Rebel Roberts | On Process

"Our role is to partner with the client to create something that’s really powerful for them."

Architecture is often presented as a finished product, but great design is ultimately the result of people and their processes. Architects must consciously design a process that seeks input from diverse stakeholder groups—which may include clients, end-users, contractors, developers, and the wider community. This series profiles a variety of architects and designers across markets and engages them in conversation about the design of process[Interview by Dana Taylor]

Interaction & discovery
A vision-oriented process is not driven by ego or dictated by style. As architects, we facilitate the discussion that involves a team of owners, users, engineers, and contractors. We are excited about interaction that leads to discovery—the different players around the table are encouraged not to be quiet.

To start, we hold visioning sessions that use imagery and questions to free up the client from preconceptions. We take away walls and ceilings and lighting. We want them to tell us where their heart is—what is it in their work that they find searingly powerful?


Developing a narrative
We move from core values into questions of daily life. In healthcare, we are concerned with issues of care and procedure, but we must also account for daily life that goes on amidst complexity. How do we create a place where that life can thrive and be nurtured? What does that life look like for a child with a serious medical condition? For her brother? For her doctor? We ask different people on the design team to champion for these user populations from the vision session onward to make sure their viewpoints aren’t overlooked. Each person considers the design from the perspective of a different user group.

Together, we develop a functional space program that is not just numerical but also qualitative and aspirational. It’s a document that describes what we’re trying to achieve. We develop blocking and stacking diagrams parallel to mock-ups at full scale. Key room mock-ups, modeled out of foam, help us understand how operational flows really work and whether or not there will be enough space.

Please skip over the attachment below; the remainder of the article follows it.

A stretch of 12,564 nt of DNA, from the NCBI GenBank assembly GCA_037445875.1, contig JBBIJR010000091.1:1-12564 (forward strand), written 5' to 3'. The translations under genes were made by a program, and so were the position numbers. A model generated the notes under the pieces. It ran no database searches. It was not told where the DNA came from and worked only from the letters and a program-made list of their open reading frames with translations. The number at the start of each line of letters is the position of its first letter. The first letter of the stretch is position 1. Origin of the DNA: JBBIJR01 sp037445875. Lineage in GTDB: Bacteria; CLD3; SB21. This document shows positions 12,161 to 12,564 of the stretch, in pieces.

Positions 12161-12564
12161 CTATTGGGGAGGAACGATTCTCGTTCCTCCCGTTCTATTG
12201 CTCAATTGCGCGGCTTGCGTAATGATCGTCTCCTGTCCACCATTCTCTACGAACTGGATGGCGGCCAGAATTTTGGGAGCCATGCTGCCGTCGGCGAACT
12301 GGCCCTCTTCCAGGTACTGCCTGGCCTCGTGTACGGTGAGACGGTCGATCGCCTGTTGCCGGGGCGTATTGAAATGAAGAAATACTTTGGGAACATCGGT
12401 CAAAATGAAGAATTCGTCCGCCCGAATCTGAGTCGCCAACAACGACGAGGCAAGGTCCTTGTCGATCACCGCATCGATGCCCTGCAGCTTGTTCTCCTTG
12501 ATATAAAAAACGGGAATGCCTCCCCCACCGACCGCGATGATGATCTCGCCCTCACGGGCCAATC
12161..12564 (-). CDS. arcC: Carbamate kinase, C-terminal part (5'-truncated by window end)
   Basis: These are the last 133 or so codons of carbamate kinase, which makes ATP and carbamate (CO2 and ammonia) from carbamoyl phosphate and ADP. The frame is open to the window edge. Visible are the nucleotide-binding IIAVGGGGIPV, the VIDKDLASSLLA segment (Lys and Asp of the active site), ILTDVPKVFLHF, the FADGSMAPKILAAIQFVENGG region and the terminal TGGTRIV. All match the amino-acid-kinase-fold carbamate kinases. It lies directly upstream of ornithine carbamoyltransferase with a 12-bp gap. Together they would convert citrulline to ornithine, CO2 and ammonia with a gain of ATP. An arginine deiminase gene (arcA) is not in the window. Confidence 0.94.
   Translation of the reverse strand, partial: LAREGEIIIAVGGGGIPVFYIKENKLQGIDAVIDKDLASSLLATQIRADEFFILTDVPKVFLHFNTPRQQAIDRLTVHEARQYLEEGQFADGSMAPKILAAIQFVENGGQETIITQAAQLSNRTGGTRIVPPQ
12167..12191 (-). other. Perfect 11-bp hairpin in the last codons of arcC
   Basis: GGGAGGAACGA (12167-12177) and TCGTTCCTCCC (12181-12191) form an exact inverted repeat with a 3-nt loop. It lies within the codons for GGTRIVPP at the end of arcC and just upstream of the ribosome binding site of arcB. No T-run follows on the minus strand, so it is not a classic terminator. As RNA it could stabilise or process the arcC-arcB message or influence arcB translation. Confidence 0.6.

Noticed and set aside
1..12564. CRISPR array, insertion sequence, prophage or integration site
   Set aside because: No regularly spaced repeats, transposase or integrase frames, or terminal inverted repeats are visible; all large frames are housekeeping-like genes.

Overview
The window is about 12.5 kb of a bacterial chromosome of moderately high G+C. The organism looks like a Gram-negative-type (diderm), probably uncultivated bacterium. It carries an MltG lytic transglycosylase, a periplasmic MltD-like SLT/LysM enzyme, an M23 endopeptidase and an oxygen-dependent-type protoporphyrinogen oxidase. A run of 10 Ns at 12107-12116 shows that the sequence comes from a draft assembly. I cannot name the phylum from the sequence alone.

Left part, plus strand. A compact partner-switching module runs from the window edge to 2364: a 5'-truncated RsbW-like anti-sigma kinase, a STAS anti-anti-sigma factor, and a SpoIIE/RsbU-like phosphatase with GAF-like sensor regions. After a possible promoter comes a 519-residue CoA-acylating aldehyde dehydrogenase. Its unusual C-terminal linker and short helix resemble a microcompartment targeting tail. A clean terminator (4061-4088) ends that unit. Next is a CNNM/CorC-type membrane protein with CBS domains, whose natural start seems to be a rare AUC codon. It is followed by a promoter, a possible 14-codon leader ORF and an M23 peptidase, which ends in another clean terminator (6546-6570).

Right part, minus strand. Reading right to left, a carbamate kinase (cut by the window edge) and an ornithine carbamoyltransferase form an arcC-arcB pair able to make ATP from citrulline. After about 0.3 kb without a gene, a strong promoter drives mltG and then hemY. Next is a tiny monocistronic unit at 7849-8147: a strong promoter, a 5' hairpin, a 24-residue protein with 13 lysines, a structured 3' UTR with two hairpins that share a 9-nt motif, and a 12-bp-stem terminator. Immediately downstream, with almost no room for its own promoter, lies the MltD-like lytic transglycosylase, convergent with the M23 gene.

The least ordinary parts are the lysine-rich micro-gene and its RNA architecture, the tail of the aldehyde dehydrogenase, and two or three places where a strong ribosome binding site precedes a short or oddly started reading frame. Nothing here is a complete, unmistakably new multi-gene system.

Still thinking schematically, we go back to vision. We use case studies and visual examples of different kinds of architecture, asking our team to help us understand what they define as homelike or residential. We talk about aesthetic, brand, what this building will represent to the community. All of this becomes a narrative that links what the client says to what we draw.

Taking ownership
The goal is for the people who will occupy the building to take ownership in the design. When changes are suggested, it’s our job to hold closely to the vision while acknowledging implications of cost and infrastructure. We continue to facilitate conversation and encourage questions.

The role of the architect is not to do exactly what the client wants. But rather, our role is to partner with the client to create something that’s really powerful for them. Free of ego, free of style—through a patient process, we distill a vision and carry it through to realization.

Download the complete Design Quarterly – Experiential Design.


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